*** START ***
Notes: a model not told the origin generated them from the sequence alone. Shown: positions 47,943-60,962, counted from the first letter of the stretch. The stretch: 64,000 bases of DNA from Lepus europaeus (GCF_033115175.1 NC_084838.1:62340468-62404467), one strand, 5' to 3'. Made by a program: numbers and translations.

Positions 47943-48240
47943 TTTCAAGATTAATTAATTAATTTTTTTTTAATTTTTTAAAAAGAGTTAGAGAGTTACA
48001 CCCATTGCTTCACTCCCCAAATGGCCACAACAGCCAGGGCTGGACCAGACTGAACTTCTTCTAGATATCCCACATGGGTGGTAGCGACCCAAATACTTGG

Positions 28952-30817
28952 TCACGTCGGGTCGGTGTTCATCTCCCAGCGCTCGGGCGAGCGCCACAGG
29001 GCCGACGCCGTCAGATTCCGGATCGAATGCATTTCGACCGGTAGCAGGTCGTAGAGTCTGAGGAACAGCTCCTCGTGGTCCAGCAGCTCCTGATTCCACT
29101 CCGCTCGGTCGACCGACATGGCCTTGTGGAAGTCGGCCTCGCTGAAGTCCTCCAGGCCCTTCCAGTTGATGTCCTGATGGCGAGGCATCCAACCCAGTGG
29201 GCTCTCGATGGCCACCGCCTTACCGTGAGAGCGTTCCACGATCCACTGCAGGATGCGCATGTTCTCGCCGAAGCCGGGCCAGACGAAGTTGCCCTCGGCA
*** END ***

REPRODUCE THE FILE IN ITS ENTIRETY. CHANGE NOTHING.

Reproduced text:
Notes: a model not told the origin generated them from the sequence alone. Shown: positions 47,943-60,962, counted from the first letter of the stretch. The stretch: 64,000 bases of DNA from Lepus europaeus (GCF_033115175.1 NC_084838.1:62340468-62404467), one strand, 5' to 3'. Made by a program: numbers and translations.

Positions 47943-48240
47943 TTTCAAGATTAATTAATTAATTTTTTTTTAATTTTTTAAAAAGAGTTAGAGAGTTACA
48001 CCCATTGCTTCACTCCCCAAATGGCCACAACAGCCAGGGCTGGACCAGACTGAACTTCTTCTAGATATCCCACATGGGTGGTAGCGACCCAAATACTTGG

Positions 28952-30817
28952 TCACGTCGGGTCGGTGTTCATCTCCCAGCGCTCGGGCGAGCGCCACAGG
29001 GCCGACGCCGTCAGATTCCGGATCGAATGCATTTCGACCGGTAGCAGGTCGTAGAGTCTGAGGAACAGCTCCTCGTGGTCCAGCAGCTCCTGATTCCACT
29101 CCGCTCGGTCGACCGACATGGCCTTGTGGAAGTCGGCCTCGCTGAAGTCCTCCAGGCCCTTCCAGTTGATGTCCTGATGGCGAGGCATCCAACCCAGTGG
29201 GCTCTCGATGGCCACCGCCTTACCGTGAGAGCGTTCCACGATCCACTGCAGGATGCGCATGTTCTCGCCGAAGCCGGGCCAGACGAAGTTGCCCTCGGCA